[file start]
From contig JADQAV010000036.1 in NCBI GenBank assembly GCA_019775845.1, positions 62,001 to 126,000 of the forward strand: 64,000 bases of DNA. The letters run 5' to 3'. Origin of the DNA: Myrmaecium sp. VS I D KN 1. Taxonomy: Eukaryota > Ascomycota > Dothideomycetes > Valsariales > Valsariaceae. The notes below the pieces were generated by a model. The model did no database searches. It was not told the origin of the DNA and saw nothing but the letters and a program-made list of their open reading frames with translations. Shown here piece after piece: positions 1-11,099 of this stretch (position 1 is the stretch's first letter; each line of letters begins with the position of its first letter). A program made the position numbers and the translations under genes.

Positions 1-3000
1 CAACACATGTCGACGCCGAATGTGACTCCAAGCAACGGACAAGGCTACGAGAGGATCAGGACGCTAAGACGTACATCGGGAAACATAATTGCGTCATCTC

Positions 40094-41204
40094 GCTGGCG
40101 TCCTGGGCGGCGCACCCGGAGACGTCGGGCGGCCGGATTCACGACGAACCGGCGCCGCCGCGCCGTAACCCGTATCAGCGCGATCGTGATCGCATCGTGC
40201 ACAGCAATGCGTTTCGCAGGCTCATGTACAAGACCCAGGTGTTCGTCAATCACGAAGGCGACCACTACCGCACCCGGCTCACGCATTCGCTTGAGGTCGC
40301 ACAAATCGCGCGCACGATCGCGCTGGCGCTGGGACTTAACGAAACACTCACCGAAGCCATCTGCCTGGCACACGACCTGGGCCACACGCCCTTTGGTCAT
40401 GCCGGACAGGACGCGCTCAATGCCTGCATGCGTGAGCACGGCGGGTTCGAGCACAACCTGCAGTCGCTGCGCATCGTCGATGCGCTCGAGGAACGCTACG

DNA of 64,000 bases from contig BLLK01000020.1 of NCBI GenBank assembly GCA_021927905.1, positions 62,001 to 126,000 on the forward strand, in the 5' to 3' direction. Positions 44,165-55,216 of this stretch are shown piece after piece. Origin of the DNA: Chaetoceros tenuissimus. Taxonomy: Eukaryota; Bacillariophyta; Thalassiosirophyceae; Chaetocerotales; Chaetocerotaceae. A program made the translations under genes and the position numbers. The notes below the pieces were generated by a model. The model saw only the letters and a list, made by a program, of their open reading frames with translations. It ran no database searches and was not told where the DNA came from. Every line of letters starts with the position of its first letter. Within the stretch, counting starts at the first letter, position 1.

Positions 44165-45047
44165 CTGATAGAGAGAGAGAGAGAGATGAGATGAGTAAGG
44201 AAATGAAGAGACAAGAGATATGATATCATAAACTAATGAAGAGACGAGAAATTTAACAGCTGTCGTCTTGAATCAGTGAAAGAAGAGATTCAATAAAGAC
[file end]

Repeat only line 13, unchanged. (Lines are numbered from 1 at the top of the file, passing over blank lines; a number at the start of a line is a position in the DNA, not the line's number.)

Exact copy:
44201 AAATGAAGAGACAAGAGATATGATATCATAAACTAATGAAGAGACGAGAAATTTAACAGCTGTCGTCTTGAATCAGTGAAAGAAGAGATTCAATAAAGAC